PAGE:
How could a loving God send anyone to hell?

Abi Weaver



That’s a great question, a potentially explosive question. If God is so loving—and the Bible says that he is—then surely he wouldn’t send anyone to hell, would he?

The Bible says that hell is a place without any of the good things that God gives us and which we enjoy today, such as friendship, love, joy - it’s an awful place. And so why can’t God just forgive everyone, and let anyone into heaven? Why does he insist in a seemingly cruel way that some people must go to hell?

Well the Bible says that God is loving, and it also says that he will send some people to hell - so could it be that both things are true at the same time? I’d like to briefly give a couple of suggestions as to why this is the case.

Just because God is loving, does not mean that he loves everything—there are some things that God doesn’t love, that in fact he hates. So he doesn’t love murder, or abuse, or selfishness, or pride. Actually, if he is loving, then he will hate these things. It wouldn’t be very loving of God to look at something like child abuse and say: “Well, I’m not really that bothered.”

So God is loving - and yet he doesn’t love everything.

And because this loving God hates bad things, he does something about it. And this is good news. We all have a kind of a sense of justice - so it’s good news that people who mistreat others are not allowed into God’s perfect kingdom, but are shut out—that is, they’re sent to hell.

It’s loving of a just God to hate and punish wrongdoing, so that only perfect things are in his perfect kingdom.

Now I guess not many of us have a problem with the idea of famously bad people facing punishment - but this actually leaves us with a problem too, because none of us are perfect. None of us have treated God, or treated each other, in the perfect way we were intended to.

If I’m honest, I know I haven’t treated people as I should. I’ve hurt people, I’ve ignored their needs, actually I’ve upset even some of the people I love the most. And I haven’t treated God as I should - as my Maker and my Creator, and therefore the ruler in charge of my life.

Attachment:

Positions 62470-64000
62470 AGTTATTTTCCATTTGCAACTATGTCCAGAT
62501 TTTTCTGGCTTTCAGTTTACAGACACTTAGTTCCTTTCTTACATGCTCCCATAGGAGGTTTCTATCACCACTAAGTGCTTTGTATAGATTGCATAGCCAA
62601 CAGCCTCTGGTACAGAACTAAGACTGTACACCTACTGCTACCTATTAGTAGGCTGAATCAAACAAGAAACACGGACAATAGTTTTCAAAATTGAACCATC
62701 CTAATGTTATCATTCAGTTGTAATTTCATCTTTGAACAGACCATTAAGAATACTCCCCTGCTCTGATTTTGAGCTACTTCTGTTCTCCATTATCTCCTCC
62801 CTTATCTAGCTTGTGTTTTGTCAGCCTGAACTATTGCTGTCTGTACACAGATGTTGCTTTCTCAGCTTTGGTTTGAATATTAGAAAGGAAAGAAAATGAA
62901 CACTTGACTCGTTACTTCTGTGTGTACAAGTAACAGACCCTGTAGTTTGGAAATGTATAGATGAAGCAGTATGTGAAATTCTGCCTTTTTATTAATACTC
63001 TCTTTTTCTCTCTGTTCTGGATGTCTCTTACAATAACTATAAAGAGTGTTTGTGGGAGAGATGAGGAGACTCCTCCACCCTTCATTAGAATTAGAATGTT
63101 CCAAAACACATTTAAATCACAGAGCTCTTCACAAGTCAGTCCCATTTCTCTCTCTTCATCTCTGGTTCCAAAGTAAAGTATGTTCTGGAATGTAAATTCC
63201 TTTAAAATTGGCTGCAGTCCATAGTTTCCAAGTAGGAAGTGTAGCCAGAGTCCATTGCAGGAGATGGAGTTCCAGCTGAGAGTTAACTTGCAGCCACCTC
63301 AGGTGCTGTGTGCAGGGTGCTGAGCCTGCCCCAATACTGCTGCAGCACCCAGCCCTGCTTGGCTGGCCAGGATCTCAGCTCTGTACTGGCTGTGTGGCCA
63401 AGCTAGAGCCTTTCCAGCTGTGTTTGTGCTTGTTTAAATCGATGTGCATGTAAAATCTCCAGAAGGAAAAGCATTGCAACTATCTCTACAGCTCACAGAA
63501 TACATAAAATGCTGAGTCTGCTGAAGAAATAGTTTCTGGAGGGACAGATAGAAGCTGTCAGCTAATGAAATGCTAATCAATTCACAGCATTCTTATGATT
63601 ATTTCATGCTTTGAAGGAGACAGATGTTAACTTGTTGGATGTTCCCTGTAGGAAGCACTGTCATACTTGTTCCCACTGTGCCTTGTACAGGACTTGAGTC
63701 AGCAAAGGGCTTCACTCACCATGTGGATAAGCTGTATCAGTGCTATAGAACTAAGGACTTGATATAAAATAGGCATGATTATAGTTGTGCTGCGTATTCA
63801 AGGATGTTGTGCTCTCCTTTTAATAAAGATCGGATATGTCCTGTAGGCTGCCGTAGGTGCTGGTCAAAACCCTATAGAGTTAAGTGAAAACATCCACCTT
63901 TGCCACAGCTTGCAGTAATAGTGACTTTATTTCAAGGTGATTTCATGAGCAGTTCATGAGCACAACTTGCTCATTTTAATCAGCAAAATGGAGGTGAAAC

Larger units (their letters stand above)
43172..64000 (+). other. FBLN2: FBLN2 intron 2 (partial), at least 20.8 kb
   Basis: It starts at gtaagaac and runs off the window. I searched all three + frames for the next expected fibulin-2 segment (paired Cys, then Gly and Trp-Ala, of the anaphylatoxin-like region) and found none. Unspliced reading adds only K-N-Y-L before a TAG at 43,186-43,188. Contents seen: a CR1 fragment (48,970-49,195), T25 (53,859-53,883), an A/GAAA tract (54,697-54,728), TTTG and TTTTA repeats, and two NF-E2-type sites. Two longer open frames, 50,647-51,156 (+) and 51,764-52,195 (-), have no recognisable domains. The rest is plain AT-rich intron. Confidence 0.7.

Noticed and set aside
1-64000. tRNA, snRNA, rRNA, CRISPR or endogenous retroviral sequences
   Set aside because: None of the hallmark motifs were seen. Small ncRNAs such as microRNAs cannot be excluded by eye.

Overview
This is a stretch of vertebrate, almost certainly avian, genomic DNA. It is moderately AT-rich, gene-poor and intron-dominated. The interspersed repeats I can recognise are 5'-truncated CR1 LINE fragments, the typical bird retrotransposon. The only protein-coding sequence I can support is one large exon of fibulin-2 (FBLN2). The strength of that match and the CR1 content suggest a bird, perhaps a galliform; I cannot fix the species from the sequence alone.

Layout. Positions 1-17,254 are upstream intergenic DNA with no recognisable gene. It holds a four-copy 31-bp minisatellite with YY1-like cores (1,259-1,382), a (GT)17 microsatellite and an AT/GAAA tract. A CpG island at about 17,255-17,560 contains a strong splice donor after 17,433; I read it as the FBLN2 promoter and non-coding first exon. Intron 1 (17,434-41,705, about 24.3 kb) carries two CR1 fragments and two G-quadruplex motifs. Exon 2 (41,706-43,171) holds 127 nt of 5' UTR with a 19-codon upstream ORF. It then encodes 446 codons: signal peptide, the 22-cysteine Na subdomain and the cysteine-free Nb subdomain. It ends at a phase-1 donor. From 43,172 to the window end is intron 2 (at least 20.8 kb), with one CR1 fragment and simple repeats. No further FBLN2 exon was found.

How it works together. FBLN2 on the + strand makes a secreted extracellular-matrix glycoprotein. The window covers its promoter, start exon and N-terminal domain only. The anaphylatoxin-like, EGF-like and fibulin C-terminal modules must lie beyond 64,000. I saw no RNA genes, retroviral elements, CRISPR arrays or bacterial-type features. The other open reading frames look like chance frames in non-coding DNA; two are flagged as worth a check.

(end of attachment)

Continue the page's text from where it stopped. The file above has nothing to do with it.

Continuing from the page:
And so I deserve punishment of my wrongdoing too. We actually all deserve to be punished. We all deserve to go to hell. None of us are perfect - so none of us should be in God’s perfect kingdom.

Now as I say this, I know it’s not an easy thing to hear. It’s not an easy thing for me to hear. But just because we don’t like something, doesn’t mean that it’s not true.

And it’s not something that Jesus says flippantly or lightly, without caring. He doesn’t say it just to scare us. But he does say it to warn us - and to help us see how amazing it is that he offers us a way out.

Because this is the amazing news - that even though we all deserve punishment, even though we deserve to go to hell, Jesus - God himself - has provided a way out for us. He doesn’t do this by leaving things unpunished, and so forgetting about justice. He does it by himself taking our place; in his death taking our punishment and himself experiencing hell so that we don’t have to.

It seems to me as if this is a truly loving God. He loves the world enough to punish wrongdoing, and he loves people enough to take the punishment himself.

He loves us enough to give us a choice: we can ask him to be part of our lives now, and so avoid hell and look forward to enjoying his perfect eternal kingdom.

Now I know that this is a huge topic and I probably haven’t answered some of the questions that you have, and maybe this has thrown up more questions or things that you disagree with. If that’s the case, why not look at the Go deeper section of this page? Or the great thing about Jesus is that he’s verifiable: so why not have a look at one of the eyewitness accounts of his life, one of the Gospels, and have a look for yourself at some of the things that he said, and some of the things that he did.